Coping With COPD Flare-Ups and Exercise
When COPD symptoms flare up we’re faced with the challenge of dealing not only with the flare-up itself but the recovery process as well. After my recent COPD flare-up before the Gold Coast marathon, I thought I’d share my experience.
The Week Before the Race
After many hours pounding the pavement and treadmill, I was ready to take on my next challenge: a half marathon. This race was an important lead-up event in preparation for the New York City Marathon in November as it would give me an idea of how my training was progressing.
When you’ve been training for an event, the last thing you need in the week leading up to the race is a COPD exacerbation. That was the reality I was hit with when I woke up on the Monday morning six days before I was due to run the Gold Coast Half Marathon. I awoke feeling unwell and very short of breath. A quick check on my pulse oximeter confirmed what I already suspected — my oxygen levels had dropped to 85%.
I talked about having an action plan in my previous post on panic attacks and COPD, so it was time to practice what I preach!
When I’ve had exacerbations in the past, it has been generally due to the onset of a chest infection, this time there was a difference. I was feeling unwell but I had no other symptoms other than an increase in shortness of breath.
How Do I Deal With a Flare-Up?
Part of my action plan, written in consultation with my lung specialist, is to have antibiotics and prednisone on hand. So I started a course of prednisone and made an appointment with my doctor. The doctor confirmed that I didn’t have an infection that the probable cause was an allergic reaction and that taking the course of prednisone was the best way to treat my shortness of breath.
I now had five days to recover for the race — is that even possible?
Of course it is, that’s my mindset if I’m serious about making the start line. Plenty of rest, and sticking to my medications as well as increasing my zinc supplement (an immune system booster) and, as they say in Australia, ”she’ll be right, mate”. The reality for most patients is that running 21.1 ks or 13.1 miles at any time, let alone six days after an exacerbation is unlikely, so I just had to let nature take its course.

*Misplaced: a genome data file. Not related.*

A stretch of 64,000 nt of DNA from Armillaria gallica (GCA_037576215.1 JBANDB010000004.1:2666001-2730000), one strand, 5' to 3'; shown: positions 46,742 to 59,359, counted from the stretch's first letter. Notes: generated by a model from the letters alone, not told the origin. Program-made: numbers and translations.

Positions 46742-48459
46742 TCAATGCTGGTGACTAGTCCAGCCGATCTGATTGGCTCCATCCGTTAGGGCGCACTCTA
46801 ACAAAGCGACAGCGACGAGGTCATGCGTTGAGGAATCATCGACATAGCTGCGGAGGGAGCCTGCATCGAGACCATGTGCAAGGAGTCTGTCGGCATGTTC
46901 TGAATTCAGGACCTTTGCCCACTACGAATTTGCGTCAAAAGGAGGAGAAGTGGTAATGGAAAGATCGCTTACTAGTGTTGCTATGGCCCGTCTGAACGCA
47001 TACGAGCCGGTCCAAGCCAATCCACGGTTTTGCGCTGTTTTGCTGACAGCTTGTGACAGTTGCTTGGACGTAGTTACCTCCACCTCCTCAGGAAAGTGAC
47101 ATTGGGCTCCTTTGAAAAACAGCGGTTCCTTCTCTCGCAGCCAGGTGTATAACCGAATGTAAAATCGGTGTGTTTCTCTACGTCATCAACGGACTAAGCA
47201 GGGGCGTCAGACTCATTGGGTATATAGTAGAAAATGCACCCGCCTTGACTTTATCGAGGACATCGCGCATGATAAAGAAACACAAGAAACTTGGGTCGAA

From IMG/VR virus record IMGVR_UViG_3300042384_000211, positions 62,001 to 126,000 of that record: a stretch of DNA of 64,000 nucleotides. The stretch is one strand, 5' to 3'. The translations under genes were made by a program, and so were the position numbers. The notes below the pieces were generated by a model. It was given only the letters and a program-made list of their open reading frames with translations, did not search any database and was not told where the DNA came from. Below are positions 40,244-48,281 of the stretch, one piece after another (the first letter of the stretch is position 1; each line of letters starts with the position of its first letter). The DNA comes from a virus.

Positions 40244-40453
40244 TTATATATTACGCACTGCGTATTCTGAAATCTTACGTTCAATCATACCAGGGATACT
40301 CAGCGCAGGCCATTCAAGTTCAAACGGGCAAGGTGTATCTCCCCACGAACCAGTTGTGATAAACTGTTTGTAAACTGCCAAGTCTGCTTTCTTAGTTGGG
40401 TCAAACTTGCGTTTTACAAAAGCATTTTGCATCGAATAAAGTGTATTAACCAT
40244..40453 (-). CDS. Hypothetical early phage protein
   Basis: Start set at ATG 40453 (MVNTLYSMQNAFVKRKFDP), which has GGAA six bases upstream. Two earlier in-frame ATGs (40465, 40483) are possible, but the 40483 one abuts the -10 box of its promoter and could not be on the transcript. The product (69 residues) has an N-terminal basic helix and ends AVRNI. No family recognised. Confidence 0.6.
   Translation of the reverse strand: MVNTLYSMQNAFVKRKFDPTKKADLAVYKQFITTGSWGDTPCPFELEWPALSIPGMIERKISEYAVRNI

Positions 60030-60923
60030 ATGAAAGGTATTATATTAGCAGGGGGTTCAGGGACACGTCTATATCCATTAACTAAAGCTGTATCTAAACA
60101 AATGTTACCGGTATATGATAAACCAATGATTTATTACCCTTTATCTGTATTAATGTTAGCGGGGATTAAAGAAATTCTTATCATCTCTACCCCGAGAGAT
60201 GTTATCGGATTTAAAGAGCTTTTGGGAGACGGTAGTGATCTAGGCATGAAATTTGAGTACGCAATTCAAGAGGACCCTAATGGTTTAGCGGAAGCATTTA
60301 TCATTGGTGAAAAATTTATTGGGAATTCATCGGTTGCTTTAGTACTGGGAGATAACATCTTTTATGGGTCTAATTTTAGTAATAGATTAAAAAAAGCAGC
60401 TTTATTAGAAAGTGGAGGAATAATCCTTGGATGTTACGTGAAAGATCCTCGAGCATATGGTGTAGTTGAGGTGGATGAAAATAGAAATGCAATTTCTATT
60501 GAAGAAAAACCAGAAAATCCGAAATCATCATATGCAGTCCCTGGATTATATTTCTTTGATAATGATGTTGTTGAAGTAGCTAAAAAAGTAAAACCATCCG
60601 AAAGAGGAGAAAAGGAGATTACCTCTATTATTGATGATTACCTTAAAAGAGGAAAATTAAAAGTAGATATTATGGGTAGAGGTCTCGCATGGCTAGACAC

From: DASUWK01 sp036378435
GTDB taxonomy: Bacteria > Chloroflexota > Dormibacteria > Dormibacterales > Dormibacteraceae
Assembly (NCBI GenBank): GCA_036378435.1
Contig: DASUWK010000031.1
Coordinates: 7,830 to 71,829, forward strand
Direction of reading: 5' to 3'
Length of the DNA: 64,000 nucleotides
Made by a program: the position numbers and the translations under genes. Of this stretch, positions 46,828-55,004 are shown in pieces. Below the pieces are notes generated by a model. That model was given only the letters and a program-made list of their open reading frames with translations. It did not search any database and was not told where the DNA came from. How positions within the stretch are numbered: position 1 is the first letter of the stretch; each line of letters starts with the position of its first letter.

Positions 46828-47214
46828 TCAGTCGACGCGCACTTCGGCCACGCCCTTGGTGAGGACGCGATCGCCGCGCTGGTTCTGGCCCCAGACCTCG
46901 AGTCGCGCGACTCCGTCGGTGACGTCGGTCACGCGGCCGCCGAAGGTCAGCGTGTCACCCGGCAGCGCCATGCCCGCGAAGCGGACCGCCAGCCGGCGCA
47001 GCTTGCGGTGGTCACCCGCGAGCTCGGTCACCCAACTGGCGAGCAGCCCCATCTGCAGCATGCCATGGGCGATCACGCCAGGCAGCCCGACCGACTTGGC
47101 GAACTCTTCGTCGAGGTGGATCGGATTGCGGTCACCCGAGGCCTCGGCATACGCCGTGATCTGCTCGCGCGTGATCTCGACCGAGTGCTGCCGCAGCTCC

By Wednesday evening I hadn’t improved much and while I wasn’t losing all hope, I was thinking about a contingency plan. Maybe I could walk most of the way and just get through it – I certainly wasn’t thinking about withdrawing; I just needed to trust that my fitness level was such that my body would recover quickly.
As the week continued, things improved and my confidence in making the race was growing. By Saturday morning I was feeling much better; I still had some shortness of breath but my oxygen levels were back over 90%. However, knowing what I was in for the following day I had to be sure my body was up to it, I hadn’t run at all week and I needed a test. I decided to go for a short 3k run and check my heart rate and oxygen level responses. If they were satisfactory, then I’d be at the start line Sunday morning.
Next Page: Race Day, Lessons Learned, and The Recover